A talking circle works in this way that everyone sits in a circle, and the talking stick, talking rock, or other token such as a feather is passed clockwise around the circle. As each person receives the talking stick or the token, they may speak for as long as they wish (being mindful of the groups other participants). When they have finished, they pass the stick or token along. If someone does not wish to speak, they simply pass the stick or token. The stick or token may go around several times; when everyone has had the opportunity to speak as many times as they wish, the conductor ends the circle.
The most common type of circle is a simple sharing circle, where people just share whatever they have to say. There is no particular purpose or theme, and many fascinating side-trips often happen. The sharing circle is also an excellent introduction to ceremonies.
A talking circle may lead to a more deliberate circle or facilitated discussions that focus on specific issues and finding common ground to resolve them.
Steps in the Talking Circle Process
Stage 1: Determining Suitability – This involves assessing whether the circle is an appropriate process for this situation by asking a series of questions.
Stage 2: Preparation – This involves determining who should participate in the circle, what skills or resources are needed, and what the context of the circle will be.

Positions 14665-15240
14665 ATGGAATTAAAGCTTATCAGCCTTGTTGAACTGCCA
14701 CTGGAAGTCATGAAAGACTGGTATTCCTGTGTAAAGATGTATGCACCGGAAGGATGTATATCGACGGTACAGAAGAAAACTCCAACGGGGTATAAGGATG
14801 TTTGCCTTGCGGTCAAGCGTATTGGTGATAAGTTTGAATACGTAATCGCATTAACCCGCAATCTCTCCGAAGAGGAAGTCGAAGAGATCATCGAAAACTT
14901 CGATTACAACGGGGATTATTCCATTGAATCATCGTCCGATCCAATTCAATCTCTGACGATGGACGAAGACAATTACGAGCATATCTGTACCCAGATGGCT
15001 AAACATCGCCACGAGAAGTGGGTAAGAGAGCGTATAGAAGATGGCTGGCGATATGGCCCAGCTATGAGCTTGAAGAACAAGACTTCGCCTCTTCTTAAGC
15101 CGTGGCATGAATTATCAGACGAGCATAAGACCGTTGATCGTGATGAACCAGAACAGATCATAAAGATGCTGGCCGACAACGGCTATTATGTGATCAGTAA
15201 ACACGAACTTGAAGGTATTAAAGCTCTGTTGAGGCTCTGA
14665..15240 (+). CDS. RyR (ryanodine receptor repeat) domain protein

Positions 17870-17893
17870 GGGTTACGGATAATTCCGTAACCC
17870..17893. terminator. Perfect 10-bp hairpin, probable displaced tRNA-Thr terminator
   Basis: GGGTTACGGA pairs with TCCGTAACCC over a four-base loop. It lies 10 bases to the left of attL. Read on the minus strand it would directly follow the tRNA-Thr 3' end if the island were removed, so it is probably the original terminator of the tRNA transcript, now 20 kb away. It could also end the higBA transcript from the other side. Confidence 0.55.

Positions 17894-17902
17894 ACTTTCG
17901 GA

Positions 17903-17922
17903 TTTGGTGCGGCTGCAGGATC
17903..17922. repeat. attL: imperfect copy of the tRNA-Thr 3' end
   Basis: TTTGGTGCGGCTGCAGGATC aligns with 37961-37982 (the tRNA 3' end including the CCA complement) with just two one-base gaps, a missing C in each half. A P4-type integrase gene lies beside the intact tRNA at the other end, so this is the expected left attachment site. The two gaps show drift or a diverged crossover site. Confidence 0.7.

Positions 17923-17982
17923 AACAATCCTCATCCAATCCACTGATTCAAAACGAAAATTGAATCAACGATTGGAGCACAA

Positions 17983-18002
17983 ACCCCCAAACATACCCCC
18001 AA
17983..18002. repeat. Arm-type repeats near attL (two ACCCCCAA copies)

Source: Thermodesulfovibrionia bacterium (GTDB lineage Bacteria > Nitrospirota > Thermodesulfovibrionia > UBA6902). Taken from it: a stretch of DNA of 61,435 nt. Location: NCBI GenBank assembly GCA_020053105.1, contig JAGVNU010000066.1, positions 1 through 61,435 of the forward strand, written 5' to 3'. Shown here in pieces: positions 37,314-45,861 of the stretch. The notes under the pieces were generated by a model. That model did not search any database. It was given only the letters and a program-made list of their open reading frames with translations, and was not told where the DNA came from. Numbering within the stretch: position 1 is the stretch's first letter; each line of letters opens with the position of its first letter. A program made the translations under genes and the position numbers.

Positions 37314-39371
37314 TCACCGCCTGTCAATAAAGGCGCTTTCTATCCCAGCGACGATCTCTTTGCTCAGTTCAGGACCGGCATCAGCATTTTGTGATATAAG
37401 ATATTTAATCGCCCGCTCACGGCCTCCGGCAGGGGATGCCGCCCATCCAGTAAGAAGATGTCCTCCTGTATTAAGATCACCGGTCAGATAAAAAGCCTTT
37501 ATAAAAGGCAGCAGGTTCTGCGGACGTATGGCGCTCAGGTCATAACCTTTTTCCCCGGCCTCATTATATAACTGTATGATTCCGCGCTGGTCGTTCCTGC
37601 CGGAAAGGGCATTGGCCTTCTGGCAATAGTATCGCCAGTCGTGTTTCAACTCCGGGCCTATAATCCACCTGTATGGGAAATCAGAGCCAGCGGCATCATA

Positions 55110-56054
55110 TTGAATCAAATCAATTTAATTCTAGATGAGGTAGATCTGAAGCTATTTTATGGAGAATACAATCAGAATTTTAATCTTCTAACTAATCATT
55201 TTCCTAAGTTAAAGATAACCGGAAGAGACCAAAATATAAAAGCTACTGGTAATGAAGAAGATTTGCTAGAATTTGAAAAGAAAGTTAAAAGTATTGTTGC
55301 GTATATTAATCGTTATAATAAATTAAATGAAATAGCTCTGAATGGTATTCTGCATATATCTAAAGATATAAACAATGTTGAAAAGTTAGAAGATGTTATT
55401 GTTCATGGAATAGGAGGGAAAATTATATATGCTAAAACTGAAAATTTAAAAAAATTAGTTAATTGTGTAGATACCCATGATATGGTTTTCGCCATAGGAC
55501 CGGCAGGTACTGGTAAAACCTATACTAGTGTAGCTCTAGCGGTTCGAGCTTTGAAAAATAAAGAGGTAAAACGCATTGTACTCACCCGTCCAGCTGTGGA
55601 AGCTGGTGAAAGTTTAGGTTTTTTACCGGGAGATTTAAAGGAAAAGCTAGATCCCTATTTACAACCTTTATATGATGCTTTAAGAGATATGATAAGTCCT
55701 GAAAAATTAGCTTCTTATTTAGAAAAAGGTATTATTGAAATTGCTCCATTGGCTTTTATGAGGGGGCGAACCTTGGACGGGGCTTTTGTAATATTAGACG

Stage 3: Convening All Parties – This involves the actual facilitation of the circle, including guidelines, storytelling, asking probing questions, and determine areas of consensus.
Stage 4: Follow-Up – This involves assessing any agreements that were made, making adjustments, and celebrating any successes.
Basic Guidelines for a Talking Circle:
- Only one person speaks at a time, only the person holding the talking stick may speak.
- Introduce yourself during the first round.
- Speak from the heart, the speaker should address the circle from the heart, and may speak for as long as they need to, with respect for the time of others.
- Listen with respect, all people except the speaker should listen attentively and give support to the speaker.
- What is said in the circle stays in the circle, never repeat anything that is said within the circle, unless you have the permission of the speaker.
For more information on talking circles, and how they work, contact the Department of Student Rights and Responsibilities and ask to speak to one of our highly trained Ombudsman about the mediation process and the benefits of mediation.